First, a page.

However, if the claim is considered to fall within one of the categories, then Step 2A(2) of the new analysis requires a determination of whether the claim integrates the exception into a practical application. Some factors to consider are whether the additional elements of the claim other than the judicial exception (i) reflect an improvement in the functioning of a computer or other technology, (ii) effect a particular treatment for a disease, (iii) are used with a particular machine or manufacture that is integral to the claim, or (iv) transform a particular article to a different state. Insignificant extra-solution activity or generally linking the judicial exception to a particular field of use is not sufficient to integrate the exception into a practical application.

Again, if the claim does integrate the exception into a practical application, the revised guidance dictates that such a claim need not be further analyzed under Step 2B, meaning, again, the examiner can reasonably justify a conclusion that the claim is patent subject matter eligible under Section 101.

Under Step 2B, the question is whether the claim provides an inventive concept by reciting “significantly more” than any judicial exception, such as by reciting an additional element or combination of elements that are not well-understood, routine, or conventional activity in the field. A conclusion that the additional elements do not recite well-understood, routine, and conventional activity must be supported by proper evidence.


Interestingly, the revised guidance provides direction that indicates a preference that patent claims be analyzed and interpreted in such a way that makes them patent eligible. In fact, the revised guidance puts additional requirements on examiners who attempt to reject a claim as patent ineligible when the multipronged analysis justifies patent eligibility. 

This shift in emphasis redirects the examiners’ analysis on the novelty and non-obviousness analysis that has historically been the basis for substantive examination at the USPTO and also for invalidity arguments in the federal courts. The USPTO Patent Trial and Appeal Board has already assented that it will consider the effect of the revised guidance on the cases before it. 

It remains unclear how or even whether this revised guidance might impact arguments made in patent litigation going forward. The analysis of whether a claim integrates a judicial exception into a practical application will provide more clarity to examiners and applicants in determining whether a claim is eligible. 

The difficulty in analogizing to federal precedent on both a factual and legal basis is increased by the technical nature of patent infringement. The updated framework laid out in this revised guidance is a step toward a more objective analysis of patent claim eligibility under Section 101. It may even serve as a template for courts to provide more concrete specifics regarding how the exception to patent subject matter eligibility they created should be applied.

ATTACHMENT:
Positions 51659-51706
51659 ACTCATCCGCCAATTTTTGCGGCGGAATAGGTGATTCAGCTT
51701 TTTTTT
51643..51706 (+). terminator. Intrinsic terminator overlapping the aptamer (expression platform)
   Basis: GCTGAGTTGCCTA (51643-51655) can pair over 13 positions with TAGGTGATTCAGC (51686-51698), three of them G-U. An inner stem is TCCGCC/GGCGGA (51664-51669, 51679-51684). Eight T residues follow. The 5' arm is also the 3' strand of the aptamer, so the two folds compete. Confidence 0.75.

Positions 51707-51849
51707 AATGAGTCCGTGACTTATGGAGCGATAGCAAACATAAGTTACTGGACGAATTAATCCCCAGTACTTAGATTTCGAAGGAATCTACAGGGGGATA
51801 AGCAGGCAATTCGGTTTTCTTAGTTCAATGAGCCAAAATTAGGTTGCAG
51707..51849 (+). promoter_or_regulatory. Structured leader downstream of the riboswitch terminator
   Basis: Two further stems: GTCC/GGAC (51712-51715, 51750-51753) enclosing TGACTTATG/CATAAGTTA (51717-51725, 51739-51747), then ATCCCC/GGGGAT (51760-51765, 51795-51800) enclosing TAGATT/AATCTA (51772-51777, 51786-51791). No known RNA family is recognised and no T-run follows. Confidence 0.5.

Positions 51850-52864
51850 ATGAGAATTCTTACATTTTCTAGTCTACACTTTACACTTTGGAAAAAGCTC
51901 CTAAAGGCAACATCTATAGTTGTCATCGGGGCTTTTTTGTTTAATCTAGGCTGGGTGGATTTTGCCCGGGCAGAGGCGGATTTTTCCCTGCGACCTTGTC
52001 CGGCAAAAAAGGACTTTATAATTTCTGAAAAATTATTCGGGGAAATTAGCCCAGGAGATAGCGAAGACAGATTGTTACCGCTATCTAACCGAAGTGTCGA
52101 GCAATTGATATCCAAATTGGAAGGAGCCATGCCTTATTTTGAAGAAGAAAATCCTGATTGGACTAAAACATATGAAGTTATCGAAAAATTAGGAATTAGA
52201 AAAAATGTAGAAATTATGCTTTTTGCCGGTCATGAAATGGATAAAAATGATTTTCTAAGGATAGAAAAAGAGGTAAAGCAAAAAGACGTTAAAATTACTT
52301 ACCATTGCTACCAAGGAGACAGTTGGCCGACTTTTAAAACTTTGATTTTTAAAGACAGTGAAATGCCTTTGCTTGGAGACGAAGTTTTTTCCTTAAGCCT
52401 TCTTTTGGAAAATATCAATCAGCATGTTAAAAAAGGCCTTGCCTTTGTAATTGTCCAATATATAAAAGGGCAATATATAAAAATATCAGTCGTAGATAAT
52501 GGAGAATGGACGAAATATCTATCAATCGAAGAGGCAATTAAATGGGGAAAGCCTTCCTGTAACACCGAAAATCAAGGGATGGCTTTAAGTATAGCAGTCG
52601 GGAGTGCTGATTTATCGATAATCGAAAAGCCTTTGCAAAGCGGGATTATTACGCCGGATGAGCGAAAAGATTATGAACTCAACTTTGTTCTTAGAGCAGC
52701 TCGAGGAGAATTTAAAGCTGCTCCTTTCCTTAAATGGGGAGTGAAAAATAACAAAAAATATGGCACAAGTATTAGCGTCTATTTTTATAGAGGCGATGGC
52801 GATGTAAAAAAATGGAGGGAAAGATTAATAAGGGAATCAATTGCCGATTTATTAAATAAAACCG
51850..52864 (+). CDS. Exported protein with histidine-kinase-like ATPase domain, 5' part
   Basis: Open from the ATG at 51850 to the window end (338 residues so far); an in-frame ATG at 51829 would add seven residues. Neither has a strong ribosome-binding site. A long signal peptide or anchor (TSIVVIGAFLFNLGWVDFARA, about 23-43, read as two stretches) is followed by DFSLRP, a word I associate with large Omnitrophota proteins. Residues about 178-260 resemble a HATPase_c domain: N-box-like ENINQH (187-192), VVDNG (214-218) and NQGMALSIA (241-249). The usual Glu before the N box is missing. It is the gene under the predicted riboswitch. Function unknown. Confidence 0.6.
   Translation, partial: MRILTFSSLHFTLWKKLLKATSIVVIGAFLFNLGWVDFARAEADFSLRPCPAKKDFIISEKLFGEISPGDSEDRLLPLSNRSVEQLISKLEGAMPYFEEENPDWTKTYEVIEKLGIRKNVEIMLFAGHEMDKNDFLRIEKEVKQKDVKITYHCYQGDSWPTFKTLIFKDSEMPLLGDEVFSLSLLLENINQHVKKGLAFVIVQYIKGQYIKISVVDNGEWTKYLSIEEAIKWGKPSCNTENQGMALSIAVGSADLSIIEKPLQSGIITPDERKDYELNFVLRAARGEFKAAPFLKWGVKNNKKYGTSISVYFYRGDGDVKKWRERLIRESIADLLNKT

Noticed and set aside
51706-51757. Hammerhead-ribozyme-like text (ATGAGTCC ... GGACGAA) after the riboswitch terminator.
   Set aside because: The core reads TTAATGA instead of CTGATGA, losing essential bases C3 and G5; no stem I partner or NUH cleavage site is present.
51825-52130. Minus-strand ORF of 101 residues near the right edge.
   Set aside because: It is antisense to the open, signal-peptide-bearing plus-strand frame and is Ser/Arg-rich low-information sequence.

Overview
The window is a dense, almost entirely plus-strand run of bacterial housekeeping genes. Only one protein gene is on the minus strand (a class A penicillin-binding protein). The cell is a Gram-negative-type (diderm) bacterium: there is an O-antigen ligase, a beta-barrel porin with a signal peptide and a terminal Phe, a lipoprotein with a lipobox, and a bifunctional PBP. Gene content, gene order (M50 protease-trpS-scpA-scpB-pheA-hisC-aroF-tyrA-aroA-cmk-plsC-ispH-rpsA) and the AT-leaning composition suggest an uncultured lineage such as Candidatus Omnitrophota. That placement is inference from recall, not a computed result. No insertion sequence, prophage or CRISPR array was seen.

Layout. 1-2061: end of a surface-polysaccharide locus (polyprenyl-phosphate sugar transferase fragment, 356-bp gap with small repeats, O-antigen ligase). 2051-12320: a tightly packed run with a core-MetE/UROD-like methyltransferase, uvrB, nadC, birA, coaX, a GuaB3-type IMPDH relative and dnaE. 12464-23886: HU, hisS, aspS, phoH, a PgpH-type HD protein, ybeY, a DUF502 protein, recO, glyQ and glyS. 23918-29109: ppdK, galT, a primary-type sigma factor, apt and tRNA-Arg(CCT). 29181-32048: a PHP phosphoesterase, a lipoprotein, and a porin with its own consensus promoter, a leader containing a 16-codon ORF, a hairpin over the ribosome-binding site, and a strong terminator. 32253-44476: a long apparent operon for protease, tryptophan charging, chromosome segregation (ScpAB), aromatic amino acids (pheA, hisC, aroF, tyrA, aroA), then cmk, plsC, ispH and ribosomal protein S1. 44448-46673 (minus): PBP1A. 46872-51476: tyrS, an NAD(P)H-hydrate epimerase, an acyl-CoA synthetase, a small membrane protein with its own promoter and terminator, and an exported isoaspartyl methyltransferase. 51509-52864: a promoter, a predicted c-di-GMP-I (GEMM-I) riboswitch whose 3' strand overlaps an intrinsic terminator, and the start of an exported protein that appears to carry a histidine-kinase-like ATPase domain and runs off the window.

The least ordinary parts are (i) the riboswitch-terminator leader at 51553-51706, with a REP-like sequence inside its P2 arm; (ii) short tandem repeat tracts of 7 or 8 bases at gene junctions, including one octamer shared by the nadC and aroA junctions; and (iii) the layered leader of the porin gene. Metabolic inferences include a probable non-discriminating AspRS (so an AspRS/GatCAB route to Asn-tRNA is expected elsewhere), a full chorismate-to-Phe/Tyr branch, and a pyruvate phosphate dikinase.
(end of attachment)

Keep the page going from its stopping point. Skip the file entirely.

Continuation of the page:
© 2020 BARNES & THORNBURG LLPNational Law Review, Volume IX, Number 32



About this Author

Christine McCarthy Intellectual Property Lawyer

Christine H. McCarthy is a partner in the Intellectual Property Department in Barnes & Thornburg's Washington, D.C., office. With experience working in government as well as in private and legal-services sectors, Christine's practice includes virtually all aspects of intellectual property including patent, trademark, copyright, trade secret, Internet law, and copyright and patent licensing.

Using her degree in electrical engineering and physics, Christine primarily concentrates on technology areas of telecommunications, wireless infrastructure and applications, software and...

Todd Vare IP lawyer Barnes Thornburg

Todd G. Vare is a partner resident in the Indianapolis office of Barnes & Thornburg LLP. Mr. Vare represents clients in the protection and enforcement of intellectual property rights in trial and appellate courts around the country, and was listed in the 2012 edition of Best Lawyers in America.

Mr. Vare has litigated patent disputes covering a wide variety of technologies, including herbicides/pesticides, dielectric fluids, genetics, pharmaceuticals, medical devices, telecommunications, microprocessor and integrated circuit designs, software programs...

Michael E. Wever IP Lawyer Barnes Thornburg

Intellectual property law counselor, prosecutor and litigator Michael Wever advises on the strategic development and management of patent and trademark portfolios in the U.S. and worldwide, rendering opinions on patent and trademark infringement, validity and avoidance, licensing, open source risk management, and IP litigation.

Michael counsels startup entities, universities and established companies in a wide range of industries. His clients operate in fields that include software design, computer technology, automotive manufacturing, medical devices, sporting goods, building...

Kevin T. McCusker, Ph.D. IP Lawyer Barnes Thornburg

Prior to joining Barnes & Thornburg, Kevin worked as a postdoctoral fellow at Northwestern University. His graduate and postdoctoral research focused on quantum information and quantum optics, in both fiber and free space, with applications to quantum cryptography and computing. His work has been published in Physical Review Letters and Journal of Modern Optics.

Kevin earned his Ph.D. in physics from the University of Illinois at Urbana-Champaign and graduated from the University of Notre Dame with two B.S. degrees, one in physics and one in computer engineering.